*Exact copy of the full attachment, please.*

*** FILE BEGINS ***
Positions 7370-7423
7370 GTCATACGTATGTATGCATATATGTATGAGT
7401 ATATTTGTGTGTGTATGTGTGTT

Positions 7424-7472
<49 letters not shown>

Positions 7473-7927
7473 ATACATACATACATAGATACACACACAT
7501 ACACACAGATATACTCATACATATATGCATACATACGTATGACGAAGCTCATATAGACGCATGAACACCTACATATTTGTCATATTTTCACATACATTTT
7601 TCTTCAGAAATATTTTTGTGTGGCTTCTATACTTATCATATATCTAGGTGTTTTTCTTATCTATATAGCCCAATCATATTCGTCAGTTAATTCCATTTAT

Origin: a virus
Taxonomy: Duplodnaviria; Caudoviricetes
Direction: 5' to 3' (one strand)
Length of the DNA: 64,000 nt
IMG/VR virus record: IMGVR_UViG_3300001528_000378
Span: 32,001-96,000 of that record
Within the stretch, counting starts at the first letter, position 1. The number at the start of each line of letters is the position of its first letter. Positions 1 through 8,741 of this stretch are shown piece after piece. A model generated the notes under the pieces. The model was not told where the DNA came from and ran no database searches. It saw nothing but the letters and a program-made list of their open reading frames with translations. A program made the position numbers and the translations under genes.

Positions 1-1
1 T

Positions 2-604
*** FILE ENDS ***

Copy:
Positions 7370-7423
7370 GTCATACGTATGTATGCATATATGTATGAGT
7401 ATATTTGTGTGTGTATGTGTGTT

Positions 7424-7472
<49 letters not shown>

Positions 7473-7927
7473 ATACATACATACATAGATACACACACAT
7501 ACACACAGATATACTCATACATATATGCATACATACGTATGACGAAGCTCATATAGACGCATGAACACCTACATATTTGTCATATTTTCACATACATTTT
7601 TCTTCAGAAATATTTTTGTGTGGCTTCTATACTTATCATATATCTAGGTGTTTTTCTTATCTATATAGCCCAATCATATTCGTCAGTTAATTCCATTTAT

Origin: a virus
Taxonomy: Duplodnaviria; Caudoviricetes
Direction: 5' to 3' (one strand)
Length of the DNA: 64,000 nt
IMG/VR virus record: IMGVR_UViG_3300001528_000378
Span: 32,001-96,000 of that record
Within the stretch, counting starts at the first letter, position 1. The number at the start of each line of letters is the position of its first letter. Positions 1 through 8,741 of this stretch are shown piece after piece. A model generated the notes under the pieces. The model was not told where the DNA came from and ran no database searches. It saw nothing but the letters and a program-made list of their open reading frames with translations. A program made the position numbers and the translations under genes.

Positions 1-1
1 T

Positions 2-604